It was not until the close of the first Christian century, at the Rabbinical Council of Jamnia (about 90 A.D.), that the rest of the Old Testament was finally fixed and declared authoritative. The Book of Psalms was the central feature in this collection of practical and devotional material, which contains wisdom, ethics, liturgy, history, and even wedding songs. The poetic works in this group include Psalms, Job, Proverbs, Lamentations, and the Song of Solomon. Those dealing with Jewish history are Ruth, Esther, Ezra, Nehemiah, and Chronicles, while Daniel is apocalyptic (a special type of Jewish literature) and Ecclesiastes a philosophical book. Ecclesiastes and Esther were less widely accepted, and doubts about their authority continued until the Council of Jamnia.
The third division of the Hebrew Bible, therefore, contained 11 scrolls: the 3 large poetic works, Psalms, Proverbs, and Job; the 5 Megilloth (scrolls used on special festival occasions), the Song of Solomon, Ruth, Lamentations, Ecclesiastes, and Esther; the apocalyptic Book of Daniel; and 3 books of history, Ezra-Nehemiah (in one scroll) and Chronicles (in one scroll). Thus the Hebrew Bible consisted of 5 scrolls of Law, 8 scrolls of the prophets, and 11 scrolls of the Writings when it reached its final canonization at Jamnia. It is in this form and order (with some slight variation) that modern Hebrew study Bibles are printed.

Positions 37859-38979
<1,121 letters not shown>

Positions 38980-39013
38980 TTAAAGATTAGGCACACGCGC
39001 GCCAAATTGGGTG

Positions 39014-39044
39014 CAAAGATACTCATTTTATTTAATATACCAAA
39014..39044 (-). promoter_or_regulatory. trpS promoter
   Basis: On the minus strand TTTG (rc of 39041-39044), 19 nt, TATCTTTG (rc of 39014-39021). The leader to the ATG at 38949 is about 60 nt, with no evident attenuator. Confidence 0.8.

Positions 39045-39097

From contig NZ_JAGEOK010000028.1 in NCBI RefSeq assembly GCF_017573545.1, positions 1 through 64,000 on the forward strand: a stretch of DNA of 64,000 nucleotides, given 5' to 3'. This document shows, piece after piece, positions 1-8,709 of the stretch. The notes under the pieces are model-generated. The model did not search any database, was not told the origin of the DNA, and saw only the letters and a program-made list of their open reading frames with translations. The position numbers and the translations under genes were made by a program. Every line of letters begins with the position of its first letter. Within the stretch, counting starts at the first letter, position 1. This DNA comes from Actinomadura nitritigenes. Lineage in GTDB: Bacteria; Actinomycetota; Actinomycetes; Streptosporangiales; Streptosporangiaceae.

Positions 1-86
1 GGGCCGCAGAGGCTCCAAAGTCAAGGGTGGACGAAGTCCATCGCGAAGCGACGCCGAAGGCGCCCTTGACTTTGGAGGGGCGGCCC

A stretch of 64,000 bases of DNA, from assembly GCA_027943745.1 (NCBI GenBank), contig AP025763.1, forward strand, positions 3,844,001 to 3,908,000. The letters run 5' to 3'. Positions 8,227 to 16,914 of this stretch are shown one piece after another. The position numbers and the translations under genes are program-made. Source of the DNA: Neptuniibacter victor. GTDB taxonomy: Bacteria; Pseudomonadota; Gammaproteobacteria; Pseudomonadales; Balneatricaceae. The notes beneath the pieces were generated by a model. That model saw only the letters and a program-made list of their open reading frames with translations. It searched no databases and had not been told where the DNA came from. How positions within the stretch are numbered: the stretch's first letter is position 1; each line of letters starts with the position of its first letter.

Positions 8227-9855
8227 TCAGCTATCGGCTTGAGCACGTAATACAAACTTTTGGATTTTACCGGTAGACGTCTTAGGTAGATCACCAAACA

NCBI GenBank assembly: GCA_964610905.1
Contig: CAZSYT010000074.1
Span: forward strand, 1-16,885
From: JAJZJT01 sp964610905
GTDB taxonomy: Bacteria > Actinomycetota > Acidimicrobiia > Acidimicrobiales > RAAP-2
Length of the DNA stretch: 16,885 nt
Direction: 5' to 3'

During the last two centuries before Christ and the first Christian century, a number of Jewish writings had appeared but failed to gain acceptance at the Council of Jamnia. These books are now called “Apocrypha”; the word is from a Greek term meaning “hidden” or secret.” Originally its use suggested that the books so designated contained esoteric truth to be communicated only to the initiated, being hidden from the outside world. It was the great Latin scholar Jerome who, in the 5th century A.D. first applied the term to these books.
Some of these documents were expansions of Old Testament books, especially Esther and Daniel. Some, such as Ecclesiasticus and the Wisdom of Solomon, are of the nature of wisdom literature. Jewish fiction, as exemplified in the books of Tobit and Judith, is also included. First Esdras is little more than a combination of parts of Chronicles, Ezra, and Nehemiah. two important historical books are those of I and II Maccabees, and the group also includes the important apocalypse known as II Esdras.